Users should not have to wonder whether different words, situations, or actions mean the same thing.

The first page after clicking sign in when you first open the app brings you to this Microsoft connection page that allows you to search your Skype name or email. This throws the user off because it is not consistent in the design or layout of the rest of the Skype pages. It seems like a very simple fix to just create a log in page that is consistent with the rest of the design. This occurs again when you go through the navigation to get to your account information. Because it isn’t consistent, it creates the feeling of an error that the user might have gotten navigate to the wrong place.

Accelerators — unseen by the novice user — may often speed up the interaction for the expert user such that the system can cater to both inexperienced and experienced users. Allow users to tailor frequent actions.

Efficiency is compromised because the views and menu items are confusing in the sense that they are not perceivable or efficient. To summarize the usability issues I touched on above, the interaction is slowed down due to having to guess at where to go in order to find what you are looking for.

Step 2: Knowing the User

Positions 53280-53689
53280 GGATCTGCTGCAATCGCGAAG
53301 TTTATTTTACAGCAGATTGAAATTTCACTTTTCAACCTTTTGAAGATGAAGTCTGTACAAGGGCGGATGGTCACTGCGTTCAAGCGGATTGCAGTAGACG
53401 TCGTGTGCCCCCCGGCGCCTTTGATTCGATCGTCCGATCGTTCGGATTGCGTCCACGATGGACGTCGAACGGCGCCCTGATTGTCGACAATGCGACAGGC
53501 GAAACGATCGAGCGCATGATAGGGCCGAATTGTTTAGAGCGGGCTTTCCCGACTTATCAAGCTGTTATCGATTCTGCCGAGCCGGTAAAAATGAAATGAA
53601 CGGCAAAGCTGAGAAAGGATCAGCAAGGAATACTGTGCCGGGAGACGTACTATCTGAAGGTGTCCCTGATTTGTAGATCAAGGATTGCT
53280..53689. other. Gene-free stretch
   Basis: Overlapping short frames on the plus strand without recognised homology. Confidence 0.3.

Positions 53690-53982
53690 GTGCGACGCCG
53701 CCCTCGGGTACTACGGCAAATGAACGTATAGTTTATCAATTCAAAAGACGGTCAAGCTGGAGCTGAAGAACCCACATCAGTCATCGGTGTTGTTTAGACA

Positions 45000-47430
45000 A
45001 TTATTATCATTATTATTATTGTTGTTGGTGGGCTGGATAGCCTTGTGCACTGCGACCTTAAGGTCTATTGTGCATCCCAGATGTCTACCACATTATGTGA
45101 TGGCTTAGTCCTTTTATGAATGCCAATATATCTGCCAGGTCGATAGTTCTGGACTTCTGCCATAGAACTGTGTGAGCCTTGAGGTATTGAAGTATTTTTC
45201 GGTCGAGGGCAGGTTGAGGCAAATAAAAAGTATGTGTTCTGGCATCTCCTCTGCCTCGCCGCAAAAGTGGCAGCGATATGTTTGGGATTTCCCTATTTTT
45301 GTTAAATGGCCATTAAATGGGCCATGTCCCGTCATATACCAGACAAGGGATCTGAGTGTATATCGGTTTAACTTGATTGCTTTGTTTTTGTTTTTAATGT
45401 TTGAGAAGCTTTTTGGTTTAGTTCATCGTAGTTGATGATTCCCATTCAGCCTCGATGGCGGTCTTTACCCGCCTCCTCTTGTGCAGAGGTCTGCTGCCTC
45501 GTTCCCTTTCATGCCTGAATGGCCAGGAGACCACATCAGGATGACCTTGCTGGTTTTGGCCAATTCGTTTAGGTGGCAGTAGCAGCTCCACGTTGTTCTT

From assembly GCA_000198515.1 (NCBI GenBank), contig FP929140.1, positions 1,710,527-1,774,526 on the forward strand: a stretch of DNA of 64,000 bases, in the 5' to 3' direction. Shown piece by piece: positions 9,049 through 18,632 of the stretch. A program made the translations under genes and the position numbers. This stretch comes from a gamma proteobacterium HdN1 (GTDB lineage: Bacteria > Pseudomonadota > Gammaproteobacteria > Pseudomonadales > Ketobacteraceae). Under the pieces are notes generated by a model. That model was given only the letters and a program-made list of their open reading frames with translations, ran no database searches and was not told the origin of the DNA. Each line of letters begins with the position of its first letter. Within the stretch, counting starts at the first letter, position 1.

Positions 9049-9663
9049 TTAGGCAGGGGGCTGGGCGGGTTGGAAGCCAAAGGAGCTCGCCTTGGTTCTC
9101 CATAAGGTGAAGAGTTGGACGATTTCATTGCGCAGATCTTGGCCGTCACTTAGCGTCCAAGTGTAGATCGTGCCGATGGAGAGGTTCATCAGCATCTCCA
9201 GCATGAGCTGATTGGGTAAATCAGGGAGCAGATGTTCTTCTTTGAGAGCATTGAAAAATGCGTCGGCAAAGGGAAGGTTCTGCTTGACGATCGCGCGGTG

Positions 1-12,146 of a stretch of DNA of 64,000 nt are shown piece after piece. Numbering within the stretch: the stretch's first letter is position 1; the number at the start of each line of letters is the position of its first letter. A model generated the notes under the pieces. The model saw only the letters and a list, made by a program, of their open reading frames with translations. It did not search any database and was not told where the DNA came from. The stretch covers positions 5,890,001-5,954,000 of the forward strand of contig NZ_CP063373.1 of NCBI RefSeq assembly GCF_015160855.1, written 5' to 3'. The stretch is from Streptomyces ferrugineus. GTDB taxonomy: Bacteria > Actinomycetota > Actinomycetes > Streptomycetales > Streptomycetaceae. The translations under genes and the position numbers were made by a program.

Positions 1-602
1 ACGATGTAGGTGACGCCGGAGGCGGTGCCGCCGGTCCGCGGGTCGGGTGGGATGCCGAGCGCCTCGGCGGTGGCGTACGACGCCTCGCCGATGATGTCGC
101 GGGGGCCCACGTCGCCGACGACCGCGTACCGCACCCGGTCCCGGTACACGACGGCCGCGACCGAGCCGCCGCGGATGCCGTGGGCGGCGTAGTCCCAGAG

Mason, a primary user, uses the Skype app several times a week, if not every day. After getting a summer internship in California, he downloaded Skype to be able to keep in constant face-to-face contact with his girlfriend who lives back in Connecticut. Being a typical 21st century clingy couple, Mason and his girlfriend need to be in a conversation at all times. When they aren’t video chatting, they are definitely using the messaging system and sending tons of Skype’s animated emoticons back and forth. During their calls, they often run into trouble because his girlfriend’s voice or video feed with start to go in and out and Mason is no longer able to understand what she is saying. Many times during their video chats, Skype will crash altogether and show him a black screen. He begins to panic because worries about his girlfriend because he is forced to restart his phone to re-establish contact with her. For someone like Mason who relies on Skype for everyday relationship maintenance, he needs to be reassured that Skype will work reliably and correctly at all times.